What started with a bang at Murrayfield yesterday, with Scotland coming out of the blocks from the first whistle, turned into a long sequence of grunts, where Ireland always had enough to get back into the winner’s enclosure.
Having flopped at home to England last weekend, Joe Schmidt’s side were always likely to return to their lengthy possession game, punctuated with box-kicks, and in the end it got his team over the line.
“I think we just muscled our way through it to be honest,” said Schmidt after the 22-13 win. “In the first half we were in our 22 for 34 per cent of the time and in our half for about 72 per cent of the time, so that was a massive defensive effort. And even the intercept (try) was on our advantage so we went to sleep a little bit there and we’ve got to be better than that.”
He added: “We need to kick on from here. We’re relying on other people but we can’t rely on anyone else for the performances we put in from here until the end of the Six Nations.”
The likelihood is that he will be asking a clatter of different men to carry the load in Rome in a fortnight. So while Johnny Sexton is expected to be fit, he’s unlikely to be asked to travel. The outhalf failed a HIA early in this game having got what Schmidt described as “a little bit of treatment out there”.
He stopped short of alleging there was foul play, just as Scotland coach Gregor Townsend didn’t make much of the loss of his fullback Stuart Hogg even earlier than Sexton.
“It was disappointing,” Townsend said. “He chipped ahead and he was sandwiched between two players and there was a collision which caused him to land on his shoulder.”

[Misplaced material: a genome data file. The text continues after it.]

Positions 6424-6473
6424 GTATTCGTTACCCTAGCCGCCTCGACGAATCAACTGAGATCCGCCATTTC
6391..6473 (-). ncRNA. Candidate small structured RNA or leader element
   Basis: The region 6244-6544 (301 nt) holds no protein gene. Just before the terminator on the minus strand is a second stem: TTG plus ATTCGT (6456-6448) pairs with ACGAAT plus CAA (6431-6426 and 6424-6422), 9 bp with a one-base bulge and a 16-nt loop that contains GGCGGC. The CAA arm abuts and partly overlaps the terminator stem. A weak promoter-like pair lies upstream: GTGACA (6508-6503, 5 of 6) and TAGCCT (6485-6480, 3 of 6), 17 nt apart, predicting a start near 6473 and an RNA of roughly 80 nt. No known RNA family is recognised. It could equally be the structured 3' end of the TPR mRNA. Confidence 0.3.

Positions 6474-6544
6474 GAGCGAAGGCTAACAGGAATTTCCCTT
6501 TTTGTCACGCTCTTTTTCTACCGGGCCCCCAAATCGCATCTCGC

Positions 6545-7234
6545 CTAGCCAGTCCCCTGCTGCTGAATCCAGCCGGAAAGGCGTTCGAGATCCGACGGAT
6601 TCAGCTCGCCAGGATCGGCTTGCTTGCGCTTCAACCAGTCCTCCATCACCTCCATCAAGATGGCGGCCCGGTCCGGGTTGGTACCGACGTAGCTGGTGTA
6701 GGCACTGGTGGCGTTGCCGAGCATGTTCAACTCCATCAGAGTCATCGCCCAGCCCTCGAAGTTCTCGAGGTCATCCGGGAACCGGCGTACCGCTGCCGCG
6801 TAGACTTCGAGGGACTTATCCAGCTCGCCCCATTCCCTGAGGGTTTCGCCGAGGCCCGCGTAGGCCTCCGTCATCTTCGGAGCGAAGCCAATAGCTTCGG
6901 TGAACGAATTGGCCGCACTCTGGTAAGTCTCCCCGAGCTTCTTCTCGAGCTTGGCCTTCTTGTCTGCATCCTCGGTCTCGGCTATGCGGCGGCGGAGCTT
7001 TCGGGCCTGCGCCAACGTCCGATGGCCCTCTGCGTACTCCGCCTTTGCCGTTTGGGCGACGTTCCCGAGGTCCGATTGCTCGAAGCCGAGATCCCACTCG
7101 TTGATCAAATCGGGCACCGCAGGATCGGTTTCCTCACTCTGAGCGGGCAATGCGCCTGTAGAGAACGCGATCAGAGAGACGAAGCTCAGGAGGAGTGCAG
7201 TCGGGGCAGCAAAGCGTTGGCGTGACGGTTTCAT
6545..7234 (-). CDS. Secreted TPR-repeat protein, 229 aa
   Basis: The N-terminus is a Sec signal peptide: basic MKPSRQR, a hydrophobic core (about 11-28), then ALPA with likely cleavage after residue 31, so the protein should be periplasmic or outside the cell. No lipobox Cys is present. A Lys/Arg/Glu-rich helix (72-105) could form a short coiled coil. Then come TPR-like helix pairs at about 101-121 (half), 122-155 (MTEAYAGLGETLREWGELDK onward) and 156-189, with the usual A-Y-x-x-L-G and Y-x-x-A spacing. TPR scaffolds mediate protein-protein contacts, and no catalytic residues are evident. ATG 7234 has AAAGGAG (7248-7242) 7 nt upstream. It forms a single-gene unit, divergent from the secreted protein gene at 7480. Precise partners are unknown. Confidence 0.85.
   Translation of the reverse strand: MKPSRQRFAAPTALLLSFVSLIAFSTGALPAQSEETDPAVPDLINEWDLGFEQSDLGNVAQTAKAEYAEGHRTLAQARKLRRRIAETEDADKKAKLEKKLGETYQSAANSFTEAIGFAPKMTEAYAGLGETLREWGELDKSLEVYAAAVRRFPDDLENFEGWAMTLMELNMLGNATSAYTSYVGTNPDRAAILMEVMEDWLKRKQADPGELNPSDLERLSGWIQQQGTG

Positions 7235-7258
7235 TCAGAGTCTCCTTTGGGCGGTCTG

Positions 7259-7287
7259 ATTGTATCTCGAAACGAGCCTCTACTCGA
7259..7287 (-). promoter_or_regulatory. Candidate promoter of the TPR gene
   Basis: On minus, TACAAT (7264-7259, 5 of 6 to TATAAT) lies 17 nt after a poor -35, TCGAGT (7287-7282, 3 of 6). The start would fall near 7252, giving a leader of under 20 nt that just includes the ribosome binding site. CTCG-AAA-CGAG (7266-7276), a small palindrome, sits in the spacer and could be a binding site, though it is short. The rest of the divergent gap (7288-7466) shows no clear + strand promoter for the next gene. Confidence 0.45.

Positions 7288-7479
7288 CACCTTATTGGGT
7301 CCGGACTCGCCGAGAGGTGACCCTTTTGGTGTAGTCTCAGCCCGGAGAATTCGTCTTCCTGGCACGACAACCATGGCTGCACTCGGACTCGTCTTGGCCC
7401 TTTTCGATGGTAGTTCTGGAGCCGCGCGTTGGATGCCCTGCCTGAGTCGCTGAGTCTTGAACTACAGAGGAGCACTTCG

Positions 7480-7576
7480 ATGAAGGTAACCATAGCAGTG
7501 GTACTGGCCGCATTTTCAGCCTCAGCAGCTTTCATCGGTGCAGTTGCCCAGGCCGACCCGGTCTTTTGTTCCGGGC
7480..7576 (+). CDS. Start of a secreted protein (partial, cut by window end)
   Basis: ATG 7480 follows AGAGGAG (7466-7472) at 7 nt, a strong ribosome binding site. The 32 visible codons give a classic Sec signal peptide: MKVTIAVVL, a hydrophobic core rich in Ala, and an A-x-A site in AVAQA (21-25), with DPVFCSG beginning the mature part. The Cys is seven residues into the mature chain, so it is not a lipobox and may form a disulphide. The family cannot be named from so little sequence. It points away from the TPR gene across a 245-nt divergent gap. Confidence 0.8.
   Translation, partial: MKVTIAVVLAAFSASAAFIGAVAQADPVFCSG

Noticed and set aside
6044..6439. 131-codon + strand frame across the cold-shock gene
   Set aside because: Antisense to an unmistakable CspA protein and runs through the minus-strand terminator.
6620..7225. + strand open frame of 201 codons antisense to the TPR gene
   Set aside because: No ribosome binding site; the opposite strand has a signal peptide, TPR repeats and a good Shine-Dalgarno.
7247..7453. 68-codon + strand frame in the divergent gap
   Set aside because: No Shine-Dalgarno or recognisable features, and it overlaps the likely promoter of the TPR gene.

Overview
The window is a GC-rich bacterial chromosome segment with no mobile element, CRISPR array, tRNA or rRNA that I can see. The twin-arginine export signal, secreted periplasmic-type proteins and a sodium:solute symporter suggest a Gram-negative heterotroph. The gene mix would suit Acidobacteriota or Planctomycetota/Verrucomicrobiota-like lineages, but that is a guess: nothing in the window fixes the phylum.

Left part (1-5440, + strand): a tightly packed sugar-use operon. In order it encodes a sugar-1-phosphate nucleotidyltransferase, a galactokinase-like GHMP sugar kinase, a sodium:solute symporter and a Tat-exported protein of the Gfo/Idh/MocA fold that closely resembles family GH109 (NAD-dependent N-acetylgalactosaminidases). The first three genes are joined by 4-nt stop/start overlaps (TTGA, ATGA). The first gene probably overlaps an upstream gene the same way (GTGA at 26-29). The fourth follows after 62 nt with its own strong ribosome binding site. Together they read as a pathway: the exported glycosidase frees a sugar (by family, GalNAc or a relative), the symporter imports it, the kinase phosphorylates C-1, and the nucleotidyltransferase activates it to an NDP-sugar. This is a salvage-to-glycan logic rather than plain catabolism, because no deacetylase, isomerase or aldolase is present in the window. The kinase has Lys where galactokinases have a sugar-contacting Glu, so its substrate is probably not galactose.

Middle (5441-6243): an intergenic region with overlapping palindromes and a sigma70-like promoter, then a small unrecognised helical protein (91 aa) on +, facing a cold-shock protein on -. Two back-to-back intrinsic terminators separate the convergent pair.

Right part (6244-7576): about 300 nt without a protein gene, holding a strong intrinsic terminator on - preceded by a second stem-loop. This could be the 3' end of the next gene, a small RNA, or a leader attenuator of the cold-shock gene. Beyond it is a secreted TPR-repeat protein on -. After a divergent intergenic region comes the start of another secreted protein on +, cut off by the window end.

Hogg’s departure led to the introduction of Blair Kinghorn, who had scored a hat-trick last weekend against Italy, but with Scotland’s game gradually falling apart in the second half, he never got the sort of opportunity he needed to swing the game the home side’s way. Despite superior possession and territory stats in the first half, they were trailing at the break and throughout the second half.
“Our set-piece was strong, we were unlucky with our maul but the scrum was good and we got some initial reward before it turned into a spinathon,” Schmidt said.
The game was a personal triumph for Joey Carbery, who replaced Sexton. He recovered from having thrown an intercept pass that led to a try for Scotland centre Sam Johnson. It was Carbery then, on 60 minutes, who made a break to put Keith Earls over with a marvellous pass to effectively kill the game.
“It was a very important thing to get the win,” captain Rory Best said. “If you lose two games in this competition, you are dead and buried. We wanted to be better and be more like ourselves. Physically and emotionally, we were there, but we know we need to be playing more rugby. When Keith Earls scored, we had the chance for a fourth try but couldn’t get any sustained pressure down there.”
A bonus point would have gone some way towards Ireland clawing back lost ground, but they didn’t play with enough ambition to achieve that.
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